Clothing is the most important aspect, so pay attention to it.

Nutrition is important when riding, but doubly so in winter since your body, while it does produce lots of heat simply riding, burns more calories keeping you warm in winter. I typically say a clif bar per hour of riding, but this is personal preference. You really have to ride and learn when and what you need to eat in order to finish a ride feeling strong on the bike. Gatorade is nice, it's relatively easy to drink in colder weather and has lots of good electrolytes and sugar. I don't like gels, but if you do go ahead. Getting calories during a ride is really important. Also hydrate. Water is good. It saves lives. Drink water.

Like I mentioned earlier, we're losing light this time of year, and as a result you need to make sure you have one with you if there is a chance of getting stuck out after dark (if you leave after 3PM and plan on riding for an hour and a half, bring one, flat tyres, and mechanicals could see you outside well after dark). You don't need to much, more than anything it's for visibility for cars, if they don't see you there can be trouble. Those simple frog lights are great for just such emergencies. Have a red one for the rear on blink, and a white one on steady or blink at the front). If you plan on riding at dusk or later on a regular basis, invest in a lighting system for your bike. I have a simple 5 LED red blinker for the back and a headband light for the front (seeing where you're looking is nice). That sort of setup can be bought from MEC for less than $40.

While less of a consideration, I know from personal experience that tyres and can be the source of some misery (ask Barry about it, and then laugh at me). It's worth it to get some cheap wider tyres. Cheap because in the winter, tyres get destroyed. Wider because of the improved traction. I have winter specific tyres, which are really nice, but unfortunately are wearing out. YOU MUST have spare tubes with you and a means of inflating them. In wet weather it's easier for objects to find their way into your tyres and cause flats, and you have to be prepared to deal with it. It's also a good idea to check your tyre of cuts or embedded glass regularly. Preventing flats is far superior to fixing them.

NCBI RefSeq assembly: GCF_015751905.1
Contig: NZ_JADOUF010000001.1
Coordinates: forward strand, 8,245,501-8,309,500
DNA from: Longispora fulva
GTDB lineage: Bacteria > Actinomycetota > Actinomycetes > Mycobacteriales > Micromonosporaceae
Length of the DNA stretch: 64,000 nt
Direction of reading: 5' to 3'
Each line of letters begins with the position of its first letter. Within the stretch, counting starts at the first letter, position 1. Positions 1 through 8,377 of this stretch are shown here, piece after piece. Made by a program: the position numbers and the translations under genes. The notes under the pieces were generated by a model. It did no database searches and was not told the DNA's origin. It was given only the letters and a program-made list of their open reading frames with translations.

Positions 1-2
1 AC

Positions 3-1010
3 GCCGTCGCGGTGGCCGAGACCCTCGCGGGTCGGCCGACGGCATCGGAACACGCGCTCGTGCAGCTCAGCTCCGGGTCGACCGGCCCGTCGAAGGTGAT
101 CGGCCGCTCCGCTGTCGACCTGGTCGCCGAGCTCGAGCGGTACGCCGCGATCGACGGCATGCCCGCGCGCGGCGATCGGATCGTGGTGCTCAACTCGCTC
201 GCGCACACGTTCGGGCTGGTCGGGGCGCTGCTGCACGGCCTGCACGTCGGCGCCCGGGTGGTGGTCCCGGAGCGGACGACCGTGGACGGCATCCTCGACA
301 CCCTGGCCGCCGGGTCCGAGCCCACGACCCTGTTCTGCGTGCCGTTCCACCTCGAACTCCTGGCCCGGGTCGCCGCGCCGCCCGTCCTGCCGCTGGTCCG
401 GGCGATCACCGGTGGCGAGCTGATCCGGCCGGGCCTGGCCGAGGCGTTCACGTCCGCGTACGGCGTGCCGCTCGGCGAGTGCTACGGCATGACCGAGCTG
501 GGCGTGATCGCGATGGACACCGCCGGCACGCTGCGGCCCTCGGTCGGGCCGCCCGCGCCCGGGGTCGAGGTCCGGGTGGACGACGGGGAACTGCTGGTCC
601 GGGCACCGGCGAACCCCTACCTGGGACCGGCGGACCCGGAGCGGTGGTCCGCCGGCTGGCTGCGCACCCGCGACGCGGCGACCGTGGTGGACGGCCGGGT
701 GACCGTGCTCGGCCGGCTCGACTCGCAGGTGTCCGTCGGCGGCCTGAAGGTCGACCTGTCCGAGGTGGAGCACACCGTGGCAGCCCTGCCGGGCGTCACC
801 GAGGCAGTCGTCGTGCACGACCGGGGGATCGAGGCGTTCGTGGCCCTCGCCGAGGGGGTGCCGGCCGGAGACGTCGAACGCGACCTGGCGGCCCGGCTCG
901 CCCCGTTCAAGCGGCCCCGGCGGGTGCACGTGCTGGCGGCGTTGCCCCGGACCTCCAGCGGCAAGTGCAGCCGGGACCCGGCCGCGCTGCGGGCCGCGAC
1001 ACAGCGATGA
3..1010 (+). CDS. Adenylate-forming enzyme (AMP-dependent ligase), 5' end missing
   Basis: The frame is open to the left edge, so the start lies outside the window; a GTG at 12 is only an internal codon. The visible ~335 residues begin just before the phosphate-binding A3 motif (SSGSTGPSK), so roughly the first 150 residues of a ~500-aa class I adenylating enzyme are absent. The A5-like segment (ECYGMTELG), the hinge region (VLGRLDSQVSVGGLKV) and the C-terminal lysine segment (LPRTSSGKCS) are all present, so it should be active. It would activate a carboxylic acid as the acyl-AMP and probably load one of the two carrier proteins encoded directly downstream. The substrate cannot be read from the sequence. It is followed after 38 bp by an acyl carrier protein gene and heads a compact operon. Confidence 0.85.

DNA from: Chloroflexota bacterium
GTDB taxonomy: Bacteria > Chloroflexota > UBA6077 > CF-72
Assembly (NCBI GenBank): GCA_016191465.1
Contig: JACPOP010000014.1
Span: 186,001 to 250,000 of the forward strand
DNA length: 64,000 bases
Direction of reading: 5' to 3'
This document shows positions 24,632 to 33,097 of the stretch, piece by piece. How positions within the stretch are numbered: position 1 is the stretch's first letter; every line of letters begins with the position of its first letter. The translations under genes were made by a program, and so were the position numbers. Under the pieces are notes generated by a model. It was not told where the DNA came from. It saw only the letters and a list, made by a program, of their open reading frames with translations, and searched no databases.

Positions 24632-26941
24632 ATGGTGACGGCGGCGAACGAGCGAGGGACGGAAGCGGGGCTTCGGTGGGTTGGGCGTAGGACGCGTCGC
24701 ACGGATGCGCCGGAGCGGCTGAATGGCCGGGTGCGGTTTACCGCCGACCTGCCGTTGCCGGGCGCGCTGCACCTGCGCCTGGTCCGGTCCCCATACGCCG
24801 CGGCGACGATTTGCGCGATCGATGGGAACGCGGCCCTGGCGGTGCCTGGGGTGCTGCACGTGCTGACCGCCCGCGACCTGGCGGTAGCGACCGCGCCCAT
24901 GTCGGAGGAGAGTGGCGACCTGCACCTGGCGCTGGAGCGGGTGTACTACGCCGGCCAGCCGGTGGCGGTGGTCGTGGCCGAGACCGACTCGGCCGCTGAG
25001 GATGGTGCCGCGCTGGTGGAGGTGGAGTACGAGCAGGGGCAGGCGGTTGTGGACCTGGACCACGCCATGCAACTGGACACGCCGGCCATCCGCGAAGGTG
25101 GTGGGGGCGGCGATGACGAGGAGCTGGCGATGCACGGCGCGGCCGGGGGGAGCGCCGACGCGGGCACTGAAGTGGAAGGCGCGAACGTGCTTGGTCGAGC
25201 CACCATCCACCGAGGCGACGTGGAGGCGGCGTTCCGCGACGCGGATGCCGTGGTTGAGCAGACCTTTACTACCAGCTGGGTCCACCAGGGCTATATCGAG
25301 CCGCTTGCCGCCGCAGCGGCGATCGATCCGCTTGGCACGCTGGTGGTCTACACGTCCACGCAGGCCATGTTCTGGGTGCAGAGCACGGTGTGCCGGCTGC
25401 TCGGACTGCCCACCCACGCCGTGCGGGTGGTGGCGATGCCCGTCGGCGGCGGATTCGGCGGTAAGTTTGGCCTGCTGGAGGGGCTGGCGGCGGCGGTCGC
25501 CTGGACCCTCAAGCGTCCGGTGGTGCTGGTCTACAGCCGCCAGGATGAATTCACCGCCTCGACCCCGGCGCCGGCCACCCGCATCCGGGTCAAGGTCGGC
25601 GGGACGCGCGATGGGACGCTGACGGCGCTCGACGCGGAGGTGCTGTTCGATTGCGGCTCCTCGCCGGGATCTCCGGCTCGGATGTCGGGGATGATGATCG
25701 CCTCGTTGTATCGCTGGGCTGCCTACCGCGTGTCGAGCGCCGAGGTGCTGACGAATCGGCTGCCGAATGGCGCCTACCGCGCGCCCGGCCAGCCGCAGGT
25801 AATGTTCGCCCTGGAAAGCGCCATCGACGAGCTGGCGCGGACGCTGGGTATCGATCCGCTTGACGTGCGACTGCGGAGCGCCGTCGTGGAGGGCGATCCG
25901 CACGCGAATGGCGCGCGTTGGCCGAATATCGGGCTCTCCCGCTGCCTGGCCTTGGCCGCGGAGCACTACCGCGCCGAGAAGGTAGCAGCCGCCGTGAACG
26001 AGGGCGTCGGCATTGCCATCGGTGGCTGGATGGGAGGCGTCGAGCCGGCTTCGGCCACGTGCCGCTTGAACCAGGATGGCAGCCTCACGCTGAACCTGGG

You should also note that brake pads wear out faster in winter because there is more grit floating around thanks to the water. Be sure to check your pads to make sure their are still okay and replace them as soon as possible.

Last, but so far from least are fenders. I can not tell you how much is sucks riding behind someone for three hours in the pouring rain eating their spray. That means everything off the road in water (so it gets everywhere). This only happens in races when having fenders is frowned on, but I've seen people on the road without fenders and it is no fun. Not only does riding behind someone without a fender suck, so does riding without a fender. You get a nice long streak up your back, and typically you get wetter faster (ya, I told you to embrace it, but it still isn't as fun) so it's in your own best interest.. Get a set of fenders that covers from the brakes, to about the mid point of the wheel (most stop a little bit higher, but that's okay I have a solution), then get a bottle, cut it up a bit and bolt it onto the fender, creating a flexible extension that helps keep water from flying up in the face of people behind you. Here's a good example:



As you can see, it's a pretty simple concept. If you have trouble I can help you get it set up. Planet Bike makes some good fenders (available at MEC), so does Axiom (any Norco dealer will have them), and SKS makes an amazing set of fenders as well ($79.99 is the trade off), besides the race blades you should be able to get fenders for under $50. The elastic strap on kind are the best. From now on fenders are mandatory on rides if you want to ride in front of people. Otherwise you get stuck in the back sucking up everyone else's spray.

That just about does it. Since most of you probably just skipped to the last little bit I'm going to tell you to go and read the article now. Any questions or additions, fire them away!

RidePlanet